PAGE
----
Peggy Noonan wrote a most bizarre piece this week, entitled Goodbye Bland Affluence. It appears that Peggy is bemoaning that people are choosing to "...give up credit cards, satellite television, high-tech toys and restaurant dining ... to become more self sufficient, and be 21st century homesteaders, raising pigs and chickens, planning a garden and installing a wood furnace."
Peggy seems to think that due to the economy, people will leave the cities, returning to the countryside to live a life of canning produce, working in gardens, raising animals, and their homes will no longer be showpieces, but rather "frayed" looking. What pomposity!
Are the cities the only places worth living? I think not. I wouldn't live in a city for any reason. Why would you want people always nearby. Other houses 10 feet away from your house would sure put a damper on the fun of the traditional howling at the full moon. Can you imagine what the neighbors would think and do (call 911) if they heard a family howling. I can't see another house from my house, and that's the way I like it.
Because we grow our own food, does that make us poor? Does that make us uneducated? Does that make us in any way inferior to the poor schmucks who live in a place more resembling an ant farm, and are completely dependent on strangers to provide food, shelter and clothing for them. Quite the contrary to my mind.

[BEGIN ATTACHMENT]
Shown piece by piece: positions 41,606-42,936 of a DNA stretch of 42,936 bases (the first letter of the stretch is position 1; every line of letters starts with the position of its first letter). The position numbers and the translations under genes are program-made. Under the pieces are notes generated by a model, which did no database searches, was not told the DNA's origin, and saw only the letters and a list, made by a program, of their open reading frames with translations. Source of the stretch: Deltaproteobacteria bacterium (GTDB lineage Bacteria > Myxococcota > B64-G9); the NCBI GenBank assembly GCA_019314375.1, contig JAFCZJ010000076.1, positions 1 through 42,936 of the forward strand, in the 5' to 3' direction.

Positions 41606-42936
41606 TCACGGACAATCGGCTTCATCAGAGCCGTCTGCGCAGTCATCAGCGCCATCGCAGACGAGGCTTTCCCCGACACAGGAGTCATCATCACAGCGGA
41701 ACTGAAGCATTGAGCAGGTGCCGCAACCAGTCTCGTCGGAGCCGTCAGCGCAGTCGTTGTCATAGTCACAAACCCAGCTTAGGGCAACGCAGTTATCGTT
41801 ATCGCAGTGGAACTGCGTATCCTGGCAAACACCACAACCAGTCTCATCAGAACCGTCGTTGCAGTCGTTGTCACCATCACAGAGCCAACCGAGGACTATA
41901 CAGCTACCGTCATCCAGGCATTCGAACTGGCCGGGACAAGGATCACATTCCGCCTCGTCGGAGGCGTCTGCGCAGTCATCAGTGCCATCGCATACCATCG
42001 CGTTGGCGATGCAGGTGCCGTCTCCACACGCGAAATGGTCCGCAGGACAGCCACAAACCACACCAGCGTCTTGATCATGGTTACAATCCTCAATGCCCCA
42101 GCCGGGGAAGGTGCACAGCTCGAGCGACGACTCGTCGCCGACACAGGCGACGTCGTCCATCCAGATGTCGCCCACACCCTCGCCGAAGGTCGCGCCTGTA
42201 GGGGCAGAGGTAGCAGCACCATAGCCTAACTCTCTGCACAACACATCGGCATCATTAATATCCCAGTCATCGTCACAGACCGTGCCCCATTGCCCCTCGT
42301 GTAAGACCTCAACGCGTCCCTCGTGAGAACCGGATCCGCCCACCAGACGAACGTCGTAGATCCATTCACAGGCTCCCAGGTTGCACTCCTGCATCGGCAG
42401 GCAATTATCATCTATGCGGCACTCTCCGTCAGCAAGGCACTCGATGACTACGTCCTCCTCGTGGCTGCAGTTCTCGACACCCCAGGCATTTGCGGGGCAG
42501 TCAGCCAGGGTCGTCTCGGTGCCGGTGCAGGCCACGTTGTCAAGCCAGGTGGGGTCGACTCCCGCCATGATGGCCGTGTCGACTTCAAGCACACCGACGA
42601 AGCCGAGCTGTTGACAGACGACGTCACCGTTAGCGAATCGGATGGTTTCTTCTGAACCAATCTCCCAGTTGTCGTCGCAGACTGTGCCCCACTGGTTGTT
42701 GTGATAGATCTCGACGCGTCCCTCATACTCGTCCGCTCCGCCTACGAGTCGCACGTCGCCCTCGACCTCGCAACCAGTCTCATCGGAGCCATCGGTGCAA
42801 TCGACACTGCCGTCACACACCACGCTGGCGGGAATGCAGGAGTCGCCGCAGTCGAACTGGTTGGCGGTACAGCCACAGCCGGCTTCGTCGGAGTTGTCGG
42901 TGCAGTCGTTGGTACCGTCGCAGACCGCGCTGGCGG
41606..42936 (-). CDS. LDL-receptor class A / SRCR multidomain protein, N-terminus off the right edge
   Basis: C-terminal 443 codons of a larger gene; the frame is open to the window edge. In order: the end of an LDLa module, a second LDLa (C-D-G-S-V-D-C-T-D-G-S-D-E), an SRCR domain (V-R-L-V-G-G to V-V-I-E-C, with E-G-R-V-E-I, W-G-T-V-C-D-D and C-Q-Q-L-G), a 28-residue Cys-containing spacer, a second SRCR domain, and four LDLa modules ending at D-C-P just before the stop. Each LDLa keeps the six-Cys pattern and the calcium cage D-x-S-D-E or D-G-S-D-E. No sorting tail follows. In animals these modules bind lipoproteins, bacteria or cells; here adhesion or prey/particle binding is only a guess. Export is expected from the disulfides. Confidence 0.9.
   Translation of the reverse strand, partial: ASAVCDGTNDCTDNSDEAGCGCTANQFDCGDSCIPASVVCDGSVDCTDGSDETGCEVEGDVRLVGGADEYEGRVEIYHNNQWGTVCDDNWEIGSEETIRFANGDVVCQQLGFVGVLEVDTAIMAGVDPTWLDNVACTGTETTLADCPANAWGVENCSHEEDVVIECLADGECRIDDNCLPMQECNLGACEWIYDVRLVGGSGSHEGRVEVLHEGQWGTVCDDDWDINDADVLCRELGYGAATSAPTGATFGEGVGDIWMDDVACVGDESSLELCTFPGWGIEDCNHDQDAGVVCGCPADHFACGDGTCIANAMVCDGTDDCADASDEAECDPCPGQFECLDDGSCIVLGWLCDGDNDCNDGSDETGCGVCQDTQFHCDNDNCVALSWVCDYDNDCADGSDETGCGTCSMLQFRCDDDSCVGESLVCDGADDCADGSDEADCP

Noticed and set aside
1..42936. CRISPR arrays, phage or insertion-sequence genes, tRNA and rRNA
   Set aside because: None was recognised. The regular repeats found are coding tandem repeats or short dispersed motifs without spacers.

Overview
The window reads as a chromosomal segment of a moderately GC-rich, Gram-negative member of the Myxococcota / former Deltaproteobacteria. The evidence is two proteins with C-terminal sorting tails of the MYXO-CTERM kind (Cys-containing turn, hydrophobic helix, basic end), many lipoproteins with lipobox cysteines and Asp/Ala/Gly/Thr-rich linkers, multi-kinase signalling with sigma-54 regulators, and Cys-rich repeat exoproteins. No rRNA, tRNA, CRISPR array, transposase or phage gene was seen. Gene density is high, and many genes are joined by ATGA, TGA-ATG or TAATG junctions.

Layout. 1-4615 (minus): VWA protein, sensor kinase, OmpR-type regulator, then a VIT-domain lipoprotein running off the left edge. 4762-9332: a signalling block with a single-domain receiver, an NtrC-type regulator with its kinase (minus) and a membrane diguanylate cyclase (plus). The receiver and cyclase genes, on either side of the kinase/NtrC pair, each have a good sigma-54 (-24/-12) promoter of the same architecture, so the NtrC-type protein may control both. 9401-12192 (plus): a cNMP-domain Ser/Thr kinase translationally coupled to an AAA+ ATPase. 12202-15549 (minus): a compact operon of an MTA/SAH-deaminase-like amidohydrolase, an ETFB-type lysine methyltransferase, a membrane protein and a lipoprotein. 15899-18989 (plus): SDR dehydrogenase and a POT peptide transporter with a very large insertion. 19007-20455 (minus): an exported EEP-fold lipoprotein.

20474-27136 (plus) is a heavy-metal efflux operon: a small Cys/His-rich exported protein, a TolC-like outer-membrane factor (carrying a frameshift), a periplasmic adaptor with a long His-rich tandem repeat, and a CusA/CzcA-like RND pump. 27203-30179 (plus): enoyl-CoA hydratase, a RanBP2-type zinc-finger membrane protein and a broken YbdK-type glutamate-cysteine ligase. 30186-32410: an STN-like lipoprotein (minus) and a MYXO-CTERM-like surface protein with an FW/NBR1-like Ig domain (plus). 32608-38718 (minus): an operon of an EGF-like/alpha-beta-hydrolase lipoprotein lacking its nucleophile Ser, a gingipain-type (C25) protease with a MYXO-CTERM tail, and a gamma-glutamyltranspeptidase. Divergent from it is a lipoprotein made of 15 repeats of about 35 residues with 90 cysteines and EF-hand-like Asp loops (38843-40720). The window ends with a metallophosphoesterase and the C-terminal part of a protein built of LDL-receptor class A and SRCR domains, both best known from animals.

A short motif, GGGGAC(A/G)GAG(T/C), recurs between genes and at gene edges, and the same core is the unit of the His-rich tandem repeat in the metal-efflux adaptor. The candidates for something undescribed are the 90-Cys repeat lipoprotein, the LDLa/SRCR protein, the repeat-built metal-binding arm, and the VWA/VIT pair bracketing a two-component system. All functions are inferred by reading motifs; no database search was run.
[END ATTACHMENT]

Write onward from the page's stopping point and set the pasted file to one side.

After I read Noonan's article I had my husband read it. His reaction was the same as mine. Where's the news here? We've been self-sufficient for almost 20 years. We chose to raise our child in the country, and we definitely didn't need things like gymboree. (which is another story, but bottom line, if a 2 year old can't figure out how to do a somersault, the kid has bigger problems than not being able to do a somersault.)
The fascinating part of this piece by Noonan is her prediction that many people will leave NYC in search of more "authenticity" in their lives. It would seem to be more accurate that people will at some point leave NYC in search of food and affordable housing.
I'm glad to be ahead of the game, Peggy. It's gonna be real interesting to watch people who think food originates at the grocery store find out what hard work is involved in producing the food they presently take for granted. And God help them if it ever gets to the point we have to spin and sew to make our own clothes.
Oh, and Peggy, by the way, it is possible to live in the country, raise your own food, teach your children at home, take care of livestock, and still have a house that is a showpiece, and doesn't look the least bit frayed.